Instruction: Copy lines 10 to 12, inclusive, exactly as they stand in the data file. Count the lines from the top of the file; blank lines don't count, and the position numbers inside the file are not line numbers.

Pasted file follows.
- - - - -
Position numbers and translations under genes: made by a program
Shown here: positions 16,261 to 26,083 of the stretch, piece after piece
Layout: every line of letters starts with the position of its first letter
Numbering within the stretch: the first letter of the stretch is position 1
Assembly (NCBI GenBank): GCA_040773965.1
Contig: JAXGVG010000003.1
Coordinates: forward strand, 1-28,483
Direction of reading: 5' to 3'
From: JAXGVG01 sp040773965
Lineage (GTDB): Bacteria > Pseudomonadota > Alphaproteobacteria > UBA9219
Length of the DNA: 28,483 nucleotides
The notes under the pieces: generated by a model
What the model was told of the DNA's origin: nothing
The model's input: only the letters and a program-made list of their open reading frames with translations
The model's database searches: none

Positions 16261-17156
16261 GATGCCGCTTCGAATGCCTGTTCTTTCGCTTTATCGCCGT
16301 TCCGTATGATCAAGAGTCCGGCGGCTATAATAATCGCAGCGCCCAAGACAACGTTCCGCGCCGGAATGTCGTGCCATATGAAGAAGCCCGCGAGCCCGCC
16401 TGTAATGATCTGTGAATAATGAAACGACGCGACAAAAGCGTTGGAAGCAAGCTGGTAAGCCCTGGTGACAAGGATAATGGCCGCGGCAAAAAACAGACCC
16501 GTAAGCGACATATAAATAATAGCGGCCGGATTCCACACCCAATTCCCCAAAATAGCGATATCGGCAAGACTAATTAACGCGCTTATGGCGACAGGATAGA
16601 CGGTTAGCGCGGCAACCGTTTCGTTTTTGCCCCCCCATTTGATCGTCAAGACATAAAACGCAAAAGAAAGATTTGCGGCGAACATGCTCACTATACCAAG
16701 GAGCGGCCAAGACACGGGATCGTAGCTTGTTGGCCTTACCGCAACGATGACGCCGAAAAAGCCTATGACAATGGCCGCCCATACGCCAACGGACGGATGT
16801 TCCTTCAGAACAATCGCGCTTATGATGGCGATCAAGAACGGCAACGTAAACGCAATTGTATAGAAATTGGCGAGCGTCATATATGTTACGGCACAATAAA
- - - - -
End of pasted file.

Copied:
Lineage (GTDB): Bacteria > Pseudomonadota > Alphaproteobacteria > UBA9219
Length of the DNA: 28,483 nucleotides
The notes under the pieces: generated by a model